I would not go with any truck smaller than a 1 ton (Dodge, Chevy or GMC 3500 or Ford 350), With that much weight you want to put in there, I would probably go with the larger truck like a 450/4500.
Gas engines are good but most Diesel engines will get you more mpg, especially on the highway.
I have had great luck with the Dodge Cummins 5.9 Diesel in my 2500 truck. I can put a pallet of drums weighing about 2100 pounds in the bed and it does not squat more than a couple of inches but I don't keep that much weight in the bed all the time.
You can find the truck in a single real wheel instead of a dually, just have to look a lot more as they are not as common as the dually trucks are, you can put some more weight in the bed of the dually trucks, I think about 500 to 700 pounds more if I remember correctly what they told me at the dealer.
I am looking for another truck to do something similar but only need about 2000 to 2500 pounds all the time for truck washing, holding drums of chemicals, small skid, small water tank, hoses, reels, etc..... not many people have experience pulling or backing up trailers and there are some places that it is hard to get into with a trailer.
You can probably do the same thing with a decent box truck, great room for advertising on all sides, keeps things out of the weather, theft deterrent, but there are blind spots on the sides (get the round mirrors to help) and get the backup camera to help when backing up or to look behind you). You can get the box trucks all over the place like U-Haul, Ryder, Penske, Budget, etc.....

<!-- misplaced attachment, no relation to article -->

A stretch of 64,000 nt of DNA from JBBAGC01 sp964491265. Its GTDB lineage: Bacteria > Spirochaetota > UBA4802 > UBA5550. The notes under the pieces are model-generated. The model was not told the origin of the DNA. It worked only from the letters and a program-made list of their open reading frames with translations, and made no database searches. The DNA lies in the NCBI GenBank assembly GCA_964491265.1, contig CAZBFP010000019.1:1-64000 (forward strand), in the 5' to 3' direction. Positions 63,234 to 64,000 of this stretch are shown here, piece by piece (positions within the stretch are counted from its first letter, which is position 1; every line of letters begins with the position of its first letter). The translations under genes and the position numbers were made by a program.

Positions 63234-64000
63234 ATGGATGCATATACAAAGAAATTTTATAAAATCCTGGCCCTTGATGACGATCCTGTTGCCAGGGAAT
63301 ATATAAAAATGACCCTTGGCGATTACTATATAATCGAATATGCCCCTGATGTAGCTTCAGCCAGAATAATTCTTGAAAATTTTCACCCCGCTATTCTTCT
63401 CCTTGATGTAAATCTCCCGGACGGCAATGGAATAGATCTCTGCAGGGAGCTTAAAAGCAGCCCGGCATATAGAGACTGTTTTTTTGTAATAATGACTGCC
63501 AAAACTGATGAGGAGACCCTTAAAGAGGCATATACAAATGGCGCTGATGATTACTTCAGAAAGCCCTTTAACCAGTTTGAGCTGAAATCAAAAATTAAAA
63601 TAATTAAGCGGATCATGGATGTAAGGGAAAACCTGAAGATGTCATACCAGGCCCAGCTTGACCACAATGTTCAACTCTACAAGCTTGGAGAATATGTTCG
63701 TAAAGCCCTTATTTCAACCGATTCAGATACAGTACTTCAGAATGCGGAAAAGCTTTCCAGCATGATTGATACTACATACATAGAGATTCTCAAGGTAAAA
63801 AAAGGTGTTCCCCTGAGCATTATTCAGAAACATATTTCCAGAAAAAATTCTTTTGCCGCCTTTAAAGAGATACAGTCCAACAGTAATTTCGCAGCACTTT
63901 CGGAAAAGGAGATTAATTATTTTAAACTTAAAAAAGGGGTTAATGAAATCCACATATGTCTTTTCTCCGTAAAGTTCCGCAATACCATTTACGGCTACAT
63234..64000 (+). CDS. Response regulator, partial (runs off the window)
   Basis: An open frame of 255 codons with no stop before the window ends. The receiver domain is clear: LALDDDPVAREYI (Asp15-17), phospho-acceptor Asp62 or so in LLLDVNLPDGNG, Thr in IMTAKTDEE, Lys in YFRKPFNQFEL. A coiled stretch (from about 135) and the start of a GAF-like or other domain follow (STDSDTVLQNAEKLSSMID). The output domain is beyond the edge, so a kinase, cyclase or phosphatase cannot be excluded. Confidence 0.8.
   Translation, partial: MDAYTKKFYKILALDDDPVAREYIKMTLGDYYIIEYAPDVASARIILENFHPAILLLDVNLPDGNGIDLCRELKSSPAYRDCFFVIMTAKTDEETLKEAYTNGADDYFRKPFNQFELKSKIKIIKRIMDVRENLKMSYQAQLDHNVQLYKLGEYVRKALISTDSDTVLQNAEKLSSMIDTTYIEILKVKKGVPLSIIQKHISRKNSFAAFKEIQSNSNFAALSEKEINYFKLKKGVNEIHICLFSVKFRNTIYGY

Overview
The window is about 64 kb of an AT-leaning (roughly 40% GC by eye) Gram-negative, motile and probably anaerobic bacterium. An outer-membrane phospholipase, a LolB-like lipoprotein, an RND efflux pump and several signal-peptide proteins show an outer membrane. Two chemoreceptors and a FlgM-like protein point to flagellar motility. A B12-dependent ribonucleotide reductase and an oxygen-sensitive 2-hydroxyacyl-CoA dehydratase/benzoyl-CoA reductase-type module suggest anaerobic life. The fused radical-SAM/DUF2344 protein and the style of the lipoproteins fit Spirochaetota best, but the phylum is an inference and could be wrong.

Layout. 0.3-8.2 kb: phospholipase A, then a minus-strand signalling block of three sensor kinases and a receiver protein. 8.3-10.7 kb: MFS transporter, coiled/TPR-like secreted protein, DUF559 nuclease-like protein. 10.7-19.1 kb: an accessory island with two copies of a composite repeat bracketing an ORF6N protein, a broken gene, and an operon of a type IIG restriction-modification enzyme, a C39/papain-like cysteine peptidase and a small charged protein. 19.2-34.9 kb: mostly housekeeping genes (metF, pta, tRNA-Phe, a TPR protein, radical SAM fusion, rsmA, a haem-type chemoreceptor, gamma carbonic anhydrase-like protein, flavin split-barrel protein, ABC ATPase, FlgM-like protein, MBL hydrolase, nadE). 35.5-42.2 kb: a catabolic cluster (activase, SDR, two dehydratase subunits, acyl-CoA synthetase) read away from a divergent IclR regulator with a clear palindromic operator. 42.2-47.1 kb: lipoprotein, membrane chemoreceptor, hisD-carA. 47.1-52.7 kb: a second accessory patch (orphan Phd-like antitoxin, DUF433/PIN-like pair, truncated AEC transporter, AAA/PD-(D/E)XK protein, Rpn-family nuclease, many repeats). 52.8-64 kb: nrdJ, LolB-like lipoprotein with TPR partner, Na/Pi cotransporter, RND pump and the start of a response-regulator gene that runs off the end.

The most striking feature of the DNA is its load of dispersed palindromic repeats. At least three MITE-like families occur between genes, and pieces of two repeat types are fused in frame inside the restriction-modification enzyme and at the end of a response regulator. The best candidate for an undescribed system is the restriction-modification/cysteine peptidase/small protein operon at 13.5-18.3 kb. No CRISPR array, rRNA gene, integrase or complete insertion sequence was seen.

Most of the trucks are rated for only so much weight in the bed of the truck but most of us put more at one time or more or sometimes all the time. If you do plan on that much weight all the time, make sure you have a shop go and install helper springs or air bags to help with the added weight along with going through the brake system and making sure everything is in new condition as the truck will be harder to stop with all that added weight, if you buy a truck from up north and there is some rust, have the brake lines replaced as they will give out on you when you are driving, been there and done that, they don't cost that much but will save a life or more.
Securing everything in the bed of a truck can be done but it is easier with a skid unit like the water dragon type where everything is secured on a skid that can be installed or removed with a forklift. One of the best things about this type of skid is that if your truck is down, you can rent a truck and slide this into the rental and keep working until that truck is out of the shop if this is your only work truck. Bolting everything down into a truck will take a while to get everything out and you cannot secure it properly into a rental.
Just some of my opinions, hope this helps some.